BREAUX BRIDGE — The situation of two groups fighting to donate property to a government agency — in this case a choice between properties in Breaux Bridge and St. Martinville for a new community college campus — is a unique one.
“This is a competitive donation,” said Stephen Smith, a member of the Louisiana Community and Technical College System and chairman of the nonprofit LCTCS Facilities Corp. “Those two words you don’t usually see together.”
The competition over where to replace South Louisiana Community College’s Evangeline campus has led to a charge that the selection process is improperly weighted in favor of St. Martinville over Breaux Bridge.
Breaux Bridge businessmen Ray Pellerin and son Frank Pellerin — who offered a 9-acre site — claim the process used to recommend a site to replace South Louisiana Community College’s existing campus in St. Martinville was flawed.
The college issued a request for land donations last year to locate a $9.2 million building to replace its existing Evangeline campus off Martin Luther King Jr. Drive in St. Martinville. The process was overseen by the LCTCS Facilities Corp., a private, nonprofit group created to help expedite capital outlay projects within the system.
A review committee selected the city of St. Martinville’s proposal of 9 acres off La. 31 near the old Martin Mills plant over the Pellerins’ offer of 9 acres off Rees Street in Breaux Bridge.
The St. Martinville site recommendation awaits final approval by the LCTCS board. The board’s next meeting is Wednesday. As of Monday, the Evangeline campus property was not on the agenda.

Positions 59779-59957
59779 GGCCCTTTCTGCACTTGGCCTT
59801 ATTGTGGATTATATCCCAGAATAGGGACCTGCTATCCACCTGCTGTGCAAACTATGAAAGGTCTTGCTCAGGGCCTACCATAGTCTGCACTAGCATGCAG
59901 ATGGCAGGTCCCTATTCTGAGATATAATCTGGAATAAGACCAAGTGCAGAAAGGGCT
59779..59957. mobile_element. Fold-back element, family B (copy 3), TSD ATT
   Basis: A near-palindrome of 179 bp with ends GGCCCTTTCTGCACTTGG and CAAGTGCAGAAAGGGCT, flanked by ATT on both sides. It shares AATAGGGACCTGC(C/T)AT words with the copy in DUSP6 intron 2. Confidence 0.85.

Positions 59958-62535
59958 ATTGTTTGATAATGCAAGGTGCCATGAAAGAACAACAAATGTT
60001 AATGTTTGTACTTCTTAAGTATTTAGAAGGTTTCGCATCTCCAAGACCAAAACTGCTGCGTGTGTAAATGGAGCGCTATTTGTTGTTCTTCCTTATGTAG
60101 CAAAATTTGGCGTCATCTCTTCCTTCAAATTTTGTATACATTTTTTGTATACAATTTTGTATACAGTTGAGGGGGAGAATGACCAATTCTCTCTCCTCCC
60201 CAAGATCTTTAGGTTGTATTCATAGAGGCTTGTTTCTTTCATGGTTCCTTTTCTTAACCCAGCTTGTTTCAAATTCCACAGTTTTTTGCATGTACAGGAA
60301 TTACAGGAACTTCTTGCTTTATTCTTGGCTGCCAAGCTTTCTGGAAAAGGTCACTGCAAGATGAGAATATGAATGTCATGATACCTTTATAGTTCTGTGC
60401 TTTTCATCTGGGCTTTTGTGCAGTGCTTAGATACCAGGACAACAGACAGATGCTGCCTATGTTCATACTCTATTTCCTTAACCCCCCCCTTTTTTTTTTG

The Pellerins, who own a chain of funeral homes and an insurance company, claim the review committee didn’t follow its own requirements outlined in the request for land donation document and that St. Martinville Mayor Thomas Nelson made public comments alluding to assurances from LCTCS officials that the St. Martinville site was a done deal.
The St. Martinville property is owned by the Levert family, longtime sugarcane farmers turned real estate developers, and at the time of the announcement of the site recommendation in April, the city of St. Martinville didn’t have possession of the property.
The request for land donation document lays out requirements, including that the land must be free and clear and ready for transfer after board approval. The request document also outlines other conditions, such as requiring the site to have existing utilities infrastructure and be located within city limits.
The St. Martinville site doesn’t comply with either of those conditions, Frank Pellerin said.
“How can you donate land you don’t have?” asked Ray Pellerin.
Efforts to reach Nelson for comment were unsuccessful Monday. In a previous interview, the mayor said the property would be annexed into the city and the city would cover the cost to set up utilities on the site.
Through their attorney, the Pellerins spelled out their concerns and requested the LCTCS board of supervisors consider their Breaux Bridge property.